James Baker (Michael Jai White) is an elite DEA agent. The film begins with a mission that has tragic consequences, costing the life of three hostages. With the mission complete, James returns home with a limp and is determined to move forward from the recent tragic events. But it’s not long until he has haunting flashbacks and distracting nightmares. After meeting with a doctor, he learns he has PTSD. To relax and recover, James and his wife are given a holiday gift of a retreat to a nearby cabin.
But on the flip side, one of James’s daughters is keeping a deep secret from the family. She recently discovered a large sum of money hidden under her bedroom floor. Rather than telling anyone, she’s been spending it and keeping it for herself. Little does James’s family know that a ruthless convict named Johnny (Mickey Rourke) planted the money in their house. Not long after this discovery, Johnny is released from prison and assembles a team that will help him recover the stolen money. As a home invasion begins to occur, James gets an urgent phone call and a plea for help from one of his daughters. James and his wife turn their car around for the ultimate standoff. Can James make a stand and save his family before it’s too late?
If you are hoping for an action-packed film, this isn’t it. The opening promises an action-packed film with some moments of drama but doesn’t deliver. I truly hoped for something fun and some cheesy action with a title like ‘The Commando’. The plot is quite slow, and the action is dry. We watch leading characters make poor choices for most of the runtime, and the same can be said about the so-called bad guys. Everyone on-screen is painful to watch and near impossible to support. Some moments are comic and not in a good way, such as ‘dead bodies’ breathing and moving. Many moments on the screen that are supposed to be tense and serious are cringe-worthy. One example of this is a moment when we see James sleepwalking with a gun in his hands. Coincidentally, he scares off some criminals who were considering entering his home. This scene felt like an adult’s version of “Home Alone”.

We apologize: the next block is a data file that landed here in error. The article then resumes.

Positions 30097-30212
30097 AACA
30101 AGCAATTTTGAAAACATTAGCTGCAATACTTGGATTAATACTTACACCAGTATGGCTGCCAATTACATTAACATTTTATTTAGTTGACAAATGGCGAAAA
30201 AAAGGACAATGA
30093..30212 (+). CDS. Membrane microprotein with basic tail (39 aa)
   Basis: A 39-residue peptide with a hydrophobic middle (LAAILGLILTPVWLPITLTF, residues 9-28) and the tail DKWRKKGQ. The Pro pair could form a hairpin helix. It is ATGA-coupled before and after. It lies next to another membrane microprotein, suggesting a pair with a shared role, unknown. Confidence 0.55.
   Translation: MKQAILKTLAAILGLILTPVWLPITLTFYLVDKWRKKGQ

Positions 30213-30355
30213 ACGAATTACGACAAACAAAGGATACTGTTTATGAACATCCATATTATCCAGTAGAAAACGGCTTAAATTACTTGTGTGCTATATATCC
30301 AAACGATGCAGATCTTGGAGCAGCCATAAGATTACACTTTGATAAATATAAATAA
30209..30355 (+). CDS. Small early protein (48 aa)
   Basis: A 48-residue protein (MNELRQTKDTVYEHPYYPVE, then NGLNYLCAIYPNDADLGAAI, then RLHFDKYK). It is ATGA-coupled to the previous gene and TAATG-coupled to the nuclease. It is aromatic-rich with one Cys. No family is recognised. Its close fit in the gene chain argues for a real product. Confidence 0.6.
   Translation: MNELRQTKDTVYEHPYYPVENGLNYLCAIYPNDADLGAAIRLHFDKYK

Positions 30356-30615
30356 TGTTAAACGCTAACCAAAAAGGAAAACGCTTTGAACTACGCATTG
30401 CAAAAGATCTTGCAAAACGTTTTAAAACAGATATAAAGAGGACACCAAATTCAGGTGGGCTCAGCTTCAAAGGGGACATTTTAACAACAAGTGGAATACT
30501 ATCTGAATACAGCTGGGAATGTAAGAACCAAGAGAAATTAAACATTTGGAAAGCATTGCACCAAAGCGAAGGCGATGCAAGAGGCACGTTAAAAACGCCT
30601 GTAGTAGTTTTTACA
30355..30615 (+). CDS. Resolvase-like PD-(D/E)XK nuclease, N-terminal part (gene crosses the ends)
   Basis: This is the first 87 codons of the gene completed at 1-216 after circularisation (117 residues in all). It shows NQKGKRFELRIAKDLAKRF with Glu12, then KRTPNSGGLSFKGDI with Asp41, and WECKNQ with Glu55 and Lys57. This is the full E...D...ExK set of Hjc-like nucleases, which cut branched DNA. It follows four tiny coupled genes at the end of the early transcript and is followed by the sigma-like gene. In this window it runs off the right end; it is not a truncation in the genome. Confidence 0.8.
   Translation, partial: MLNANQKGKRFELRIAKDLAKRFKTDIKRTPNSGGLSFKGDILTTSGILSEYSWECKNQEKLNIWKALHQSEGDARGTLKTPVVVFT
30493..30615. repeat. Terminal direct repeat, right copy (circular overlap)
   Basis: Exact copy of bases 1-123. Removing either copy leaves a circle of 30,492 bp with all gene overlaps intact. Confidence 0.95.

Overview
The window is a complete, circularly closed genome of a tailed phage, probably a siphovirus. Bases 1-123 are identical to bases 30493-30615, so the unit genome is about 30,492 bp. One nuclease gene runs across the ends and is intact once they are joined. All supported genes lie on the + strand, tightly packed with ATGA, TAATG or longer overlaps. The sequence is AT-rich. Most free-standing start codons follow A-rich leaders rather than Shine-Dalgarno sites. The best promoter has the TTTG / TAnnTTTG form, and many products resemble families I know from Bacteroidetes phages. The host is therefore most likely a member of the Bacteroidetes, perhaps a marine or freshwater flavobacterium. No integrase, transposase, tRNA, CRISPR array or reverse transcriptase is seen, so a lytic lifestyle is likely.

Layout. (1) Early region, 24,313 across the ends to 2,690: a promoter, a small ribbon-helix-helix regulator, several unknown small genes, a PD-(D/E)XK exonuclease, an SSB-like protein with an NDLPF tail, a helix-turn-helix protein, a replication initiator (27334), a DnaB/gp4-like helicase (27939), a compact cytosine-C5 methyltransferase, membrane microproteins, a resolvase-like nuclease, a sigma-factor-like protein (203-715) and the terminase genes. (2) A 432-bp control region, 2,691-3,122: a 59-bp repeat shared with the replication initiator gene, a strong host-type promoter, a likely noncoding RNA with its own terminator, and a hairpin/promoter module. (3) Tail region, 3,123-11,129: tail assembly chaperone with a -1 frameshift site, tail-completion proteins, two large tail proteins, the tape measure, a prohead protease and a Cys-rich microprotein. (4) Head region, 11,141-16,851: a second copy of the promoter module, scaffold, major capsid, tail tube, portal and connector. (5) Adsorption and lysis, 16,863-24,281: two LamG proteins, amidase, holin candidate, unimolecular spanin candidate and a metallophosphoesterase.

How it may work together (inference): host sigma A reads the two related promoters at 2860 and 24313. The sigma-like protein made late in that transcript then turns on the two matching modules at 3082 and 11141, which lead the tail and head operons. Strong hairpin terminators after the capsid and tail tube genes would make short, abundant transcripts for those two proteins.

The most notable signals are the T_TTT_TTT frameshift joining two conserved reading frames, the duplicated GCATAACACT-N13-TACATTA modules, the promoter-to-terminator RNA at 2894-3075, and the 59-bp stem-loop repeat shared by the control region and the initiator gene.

As for the action, apart from a little shoot out at the start, any action is held right till the end. With hopes of a big finale and standoff, I was surprised to find the kills uninteresting, quick and somewhat silly, especially during the last showdown. On top of that, many plot elements either were ignored, or the filmmakers didn’t deal with them. As the credits rolled down the screen, this film made me feel rather frustrated. Sadly, apart from the concept and the idea of Michael Jai White taking out bad guys, there isn’t much praise I can give.
I’ve always enjoyed watching the actor Michael Jai White. He is well known for delivering fun action moments with his fists and kicks and even some brainless comedy. Here, I felt actor Michael Jay White was generally trying to bring a dramatic role to the screen, but it feels unfitting. Mickey Rourke is an awful villain and can’t be taken seriously as the head bad guy. For some odd reason, he also looks different in various scenes, especially his face, make-up, and hair. Actor Jeff Fahey, who is also top-billed, is lucky to have less than five minutes on screen, and again, is wasted.
Overall, as a fan of Michael Jay White, I’m guttered that this is not an impressive film. The title and opening alone tell viewers that they are in for a ride but instead, the film is utterly boring and spends its runtime following unlikeable characters (both good and bad). The action aspects are held right to the end, but kills are dull, quick and laughable and not in a good way. Some elements of the plot aren’t given a proper conclusion, and one’s investment in this film certainly feels more of a waste than what I hoped for, even more so from a title like ‘The Commando’. If you’ve seen a recent Bruce Willis film, it’s kind of like that. You’ve been warned.